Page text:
Interview with Sheriff John Turner

Lachlan Johnson

How should the Sheriff’s Office interact with the Whitman community?

Photo by Richard Duval, contributed by John Turner.
Photo by Richard Duval, contributed by John Turner.

“We respond and help the police department in the city limits when we’re requested. Our deputies will back up [WWPD] officers in [dangerous situations], because safety of the citizens and safety of the officers is number one, making sure they go home…

“Another thing that’s relevant to the Whitman College community is the biking and the running. A lot of students, staff and faculty members are runners or bicyclers. They’ll take off in certain directions, and pretty soon they’re out of the city and on county roads … and then we are the primary responders [for public safety services].”

How has the legalization of marijuana impacted the Sheriff’s Office?

“We don’t arrest people [carrying a small amount] now because it’s legal, [but] if it’s over an ounce, or they’re under 21 years of age, or they’re selling it illegally, or any of that state statutes apply we still enforce all laws, whether it’s marijuana or any other drug.”

What could the Sheriff’s Office do to better prevent and investigate sexual assault on college campuses?

“We hold conferences here on the Whitman campus. We work well together with the Walla Walla Police Department … which has a violence victims advocate and domestic violence coordinator. She’s heavily involved with this, and we utilize her services. We also have a very good relationship with Whitman College, [which includes] holding Violence Prevention Coalition Conferences, and I wholeheartedly see them continuing…

“It’s important to work proactively for good processes and good teamwork. It’s important for [the Sheriff’s Office] to be a part of [the Violence Prevention Coalition] so that the coalition can be as strong and as effective as it can be. If something were to occur here, under normal processes and procedures the Walla Walla Police Department … would be the primary responder to take the report and their officers would be the ones to follow up, but it is nice for the Whitman College community to know we’re there to back those resources up [if needed].”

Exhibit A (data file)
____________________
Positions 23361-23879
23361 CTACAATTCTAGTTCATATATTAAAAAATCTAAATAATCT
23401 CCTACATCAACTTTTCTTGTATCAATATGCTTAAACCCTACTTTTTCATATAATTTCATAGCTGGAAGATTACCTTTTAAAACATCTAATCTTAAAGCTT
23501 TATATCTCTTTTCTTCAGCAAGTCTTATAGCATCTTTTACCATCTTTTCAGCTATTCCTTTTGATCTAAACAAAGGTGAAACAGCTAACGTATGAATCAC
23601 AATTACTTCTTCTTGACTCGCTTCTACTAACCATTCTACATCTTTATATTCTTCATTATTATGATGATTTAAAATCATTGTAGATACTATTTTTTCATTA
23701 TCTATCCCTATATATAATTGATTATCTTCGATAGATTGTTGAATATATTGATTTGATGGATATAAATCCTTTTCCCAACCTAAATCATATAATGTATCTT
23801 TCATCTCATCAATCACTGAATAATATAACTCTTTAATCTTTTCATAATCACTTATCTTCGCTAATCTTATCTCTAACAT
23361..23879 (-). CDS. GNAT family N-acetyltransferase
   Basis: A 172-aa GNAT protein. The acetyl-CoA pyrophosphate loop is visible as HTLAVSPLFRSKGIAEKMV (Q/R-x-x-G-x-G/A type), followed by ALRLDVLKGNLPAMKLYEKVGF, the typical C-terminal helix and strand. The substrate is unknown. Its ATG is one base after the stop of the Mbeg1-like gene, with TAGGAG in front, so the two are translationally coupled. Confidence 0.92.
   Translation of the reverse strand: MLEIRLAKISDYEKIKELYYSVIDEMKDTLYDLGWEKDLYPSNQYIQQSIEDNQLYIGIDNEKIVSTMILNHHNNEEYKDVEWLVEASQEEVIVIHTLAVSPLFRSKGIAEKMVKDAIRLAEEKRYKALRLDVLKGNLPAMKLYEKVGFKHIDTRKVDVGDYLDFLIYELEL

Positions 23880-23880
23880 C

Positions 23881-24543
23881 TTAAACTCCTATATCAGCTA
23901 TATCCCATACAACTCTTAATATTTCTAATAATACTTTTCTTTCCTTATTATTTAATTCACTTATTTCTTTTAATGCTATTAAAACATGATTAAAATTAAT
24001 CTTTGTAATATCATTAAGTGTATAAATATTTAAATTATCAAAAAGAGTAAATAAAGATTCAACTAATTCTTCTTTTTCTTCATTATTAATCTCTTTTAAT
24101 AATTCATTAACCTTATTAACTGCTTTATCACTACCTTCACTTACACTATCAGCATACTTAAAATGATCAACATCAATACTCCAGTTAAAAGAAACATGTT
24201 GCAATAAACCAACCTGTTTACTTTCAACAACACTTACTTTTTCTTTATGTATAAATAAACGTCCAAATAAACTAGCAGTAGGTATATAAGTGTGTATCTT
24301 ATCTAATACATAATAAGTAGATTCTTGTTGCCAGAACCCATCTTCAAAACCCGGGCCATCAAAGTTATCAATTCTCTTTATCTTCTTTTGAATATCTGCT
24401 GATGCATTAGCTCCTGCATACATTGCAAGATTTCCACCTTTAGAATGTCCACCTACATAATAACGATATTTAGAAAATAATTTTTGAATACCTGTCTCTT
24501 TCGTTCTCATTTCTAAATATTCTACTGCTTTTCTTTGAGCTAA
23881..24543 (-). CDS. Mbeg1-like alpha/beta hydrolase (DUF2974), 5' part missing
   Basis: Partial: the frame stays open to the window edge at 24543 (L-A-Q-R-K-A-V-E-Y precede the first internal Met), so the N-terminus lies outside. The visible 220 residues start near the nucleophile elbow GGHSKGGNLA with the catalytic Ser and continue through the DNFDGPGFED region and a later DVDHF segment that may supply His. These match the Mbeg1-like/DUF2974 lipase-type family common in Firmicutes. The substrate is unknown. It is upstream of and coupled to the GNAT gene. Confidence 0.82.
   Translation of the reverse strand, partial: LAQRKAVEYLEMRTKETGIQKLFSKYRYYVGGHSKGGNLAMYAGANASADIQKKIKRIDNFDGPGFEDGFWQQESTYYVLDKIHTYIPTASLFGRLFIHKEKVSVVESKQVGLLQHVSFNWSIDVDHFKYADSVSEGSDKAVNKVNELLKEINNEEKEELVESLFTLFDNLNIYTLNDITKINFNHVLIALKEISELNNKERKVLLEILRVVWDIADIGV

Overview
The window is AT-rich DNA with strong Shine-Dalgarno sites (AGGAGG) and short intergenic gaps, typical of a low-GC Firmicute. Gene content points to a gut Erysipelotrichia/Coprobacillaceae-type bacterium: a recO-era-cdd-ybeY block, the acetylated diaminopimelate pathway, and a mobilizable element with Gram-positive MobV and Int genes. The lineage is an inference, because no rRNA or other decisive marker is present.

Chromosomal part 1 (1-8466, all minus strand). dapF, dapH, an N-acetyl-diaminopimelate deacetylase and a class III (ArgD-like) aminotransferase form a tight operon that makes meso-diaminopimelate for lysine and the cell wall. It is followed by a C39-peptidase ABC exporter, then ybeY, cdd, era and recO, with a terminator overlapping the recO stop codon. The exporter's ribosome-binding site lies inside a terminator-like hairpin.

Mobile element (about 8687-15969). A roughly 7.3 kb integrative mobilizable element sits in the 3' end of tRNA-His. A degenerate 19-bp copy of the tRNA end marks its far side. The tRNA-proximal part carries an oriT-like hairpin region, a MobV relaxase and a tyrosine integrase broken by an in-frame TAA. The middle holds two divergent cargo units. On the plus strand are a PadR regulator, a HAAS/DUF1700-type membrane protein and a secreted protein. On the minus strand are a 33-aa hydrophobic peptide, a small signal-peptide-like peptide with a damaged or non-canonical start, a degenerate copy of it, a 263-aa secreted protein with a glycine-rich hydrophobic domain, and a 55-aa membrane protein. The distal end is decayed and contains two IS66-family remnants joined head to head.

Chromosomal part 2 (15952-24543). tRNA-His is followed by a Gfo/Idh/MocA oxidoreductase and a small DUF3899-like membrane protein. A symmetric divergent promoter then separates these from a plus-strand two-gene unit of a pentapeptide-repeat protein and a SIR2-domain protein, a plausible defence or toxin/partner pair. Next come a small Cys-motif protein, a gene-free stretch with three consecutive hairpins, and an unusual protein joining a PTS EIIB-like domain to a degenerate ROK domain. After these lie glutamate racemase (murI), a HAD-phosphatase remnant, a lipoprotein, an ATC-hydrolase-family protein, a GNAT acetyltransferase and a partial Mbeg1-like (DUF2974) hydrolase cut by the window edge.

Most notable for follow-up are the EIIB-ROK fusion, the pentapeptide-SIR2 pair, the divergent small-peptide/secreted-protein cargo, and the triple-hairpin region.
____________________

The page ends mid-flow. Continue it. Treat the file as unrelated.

Should law enforcement offices such as the Sheriff be an elected position?

“The office of Sheriff is a unique law enforcement office in that it responds, reacts, and is responsible directly to the people who elect it. There’s no bureaucracy, there’s no city council or county manager, there’s no position between me and the people who elected me. That’s the way the Constitution of our state designed it to be, because they wanted a law enforcement official, the chief executive officer of the county, to answer directly to the people, [and] not beholden to a politician or appointed bureaucrat or anyone else.”

How do you feel about campaign donations for law enforcement offices?

Photo by Hayley Turner.
Photo by Hayley Turner.

“There are [Public Disclosure Commission] rules and there are state rules and regulations regarding campaigns and campaign financing … So there are rules in place to try to make it fair and appropriate. Campaigning costs money. Just the purchasing of yard signs or advertisements in the newspaper costs money. If members of the public want to contribute to a candidate, whether it’s for governor, president, or sheriff, I don’t believe that it’s inappropriate that people be allowed to contribute to that cause if they’d like to see that candidate succeed and get the word out about their background, education and experience.
“At the same time, I know there’s a lot of talk within our country about campaign donation reforms because of the amount of special interest money that’s allowed to be donated. That’s why it’s so important to elect public officials –– the office of sheriff included –– [that are] honorable, trustworthy people.”